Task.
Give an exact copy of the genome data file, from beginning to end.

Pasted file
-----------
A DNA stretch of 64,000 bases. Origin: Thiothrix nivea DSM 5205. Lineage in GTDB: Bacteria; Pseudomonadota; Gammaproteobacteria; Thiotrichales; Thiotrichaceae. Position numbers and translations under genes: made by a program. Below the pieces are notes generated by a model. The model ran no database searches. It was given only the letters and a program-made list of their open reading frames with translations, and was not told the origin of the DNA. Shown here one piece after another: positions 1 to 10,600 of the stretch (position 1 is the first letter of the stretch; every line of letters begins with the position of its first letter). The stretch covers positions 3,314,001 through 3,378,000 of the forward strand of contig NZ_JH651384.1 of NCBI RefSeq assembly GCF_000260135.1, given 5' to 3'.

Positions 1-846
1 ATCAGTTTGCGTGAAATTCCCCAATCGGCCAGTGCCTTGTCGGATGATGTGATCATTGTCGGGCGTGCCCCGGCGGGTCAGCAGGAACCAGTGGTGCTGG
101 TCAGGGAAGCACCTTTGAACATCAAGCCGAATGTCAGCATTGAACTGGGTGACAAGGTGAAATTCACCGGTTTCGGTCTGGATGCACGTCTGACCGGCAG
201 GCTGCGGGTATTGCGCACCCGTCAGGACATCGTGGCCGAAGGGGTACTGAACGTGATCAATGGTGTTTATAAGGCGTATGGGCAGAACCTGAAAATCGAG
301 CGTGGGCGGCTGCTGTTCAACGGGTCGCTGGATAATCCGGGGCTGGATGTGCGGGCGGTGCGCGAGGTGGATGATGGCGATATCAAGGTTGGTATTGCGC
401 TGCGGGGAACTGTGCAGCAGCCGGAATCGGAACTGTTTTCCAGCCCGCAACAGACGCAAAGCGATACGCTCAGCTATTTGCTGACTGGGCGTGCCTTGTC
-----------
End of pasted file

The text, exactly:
A DNA stretch of 64,000 bases. Origin: Thiothrix nivea DSM 5205. Lineage in GTDB: Bacteria; Pseudomonadota; Gammaproteobacteria; Thiotrichales; Thiotrichaceae. Position numbers and translations under genes: made by a program. Below the pieces are notes generated by a model. The model ran no database searches. It was given only the letters and a program-made list of their open reading frames with translations, and was not told the origin of the DNA. Shown here one piece after another: positions 1 to 10,600 of the stretch (position 1 is the first letter of the stretch; every line of letters begins with the position of its first letter). The stretch covers positions 3,314,001 through 3,378,000 of the forward strand of contig NZ_JH651384.1 of NCBI RefSeq assembly GCF_000260135.1, given 5' to 3'.

Positions 1-846
1 ATCAGTTTGCGTGAAATTCCCCAATCGGCCAGTGCCTTGTCGGATGATGTGATCATTGTCGGGCGTGCCCCGGCGGGTCAGCAGGAACCAGTGGTGCTGG
101 TCAGGGAAGCACCTTTGAACATCAAGCCGAATGTCAGCATTGAACTGGGTGACAAGGTGAAATTCACCGGTTTCGGTCTGGATGCACGTCTGACCGGCAG
201 GCTGCGGGTATTGCGCACCCGTCAGGACATCGTGGCCGAAGGGGTACTGAACGTGATCAATGGTGTTTATAAGGCGTATGGGCAGAACCTGAAAATCGAG
301 CGTGGGCGGCTGCTGTTCAACGGGTCGCTGGATAATCCGGGGCTGGATGTGCGGGCGGTGCGCGAGGTGGATGATGGCGATATCAAGGTTGGTATTGCGC
401 TGCGGGGAACTGTGCAGCAGCCGGAATCGGAACTGTTTTCCAGCCCGCAACAGACGCAAAGCGATACGCTCAGCTATTTGCTGACTGGGCGTGCCTTGTC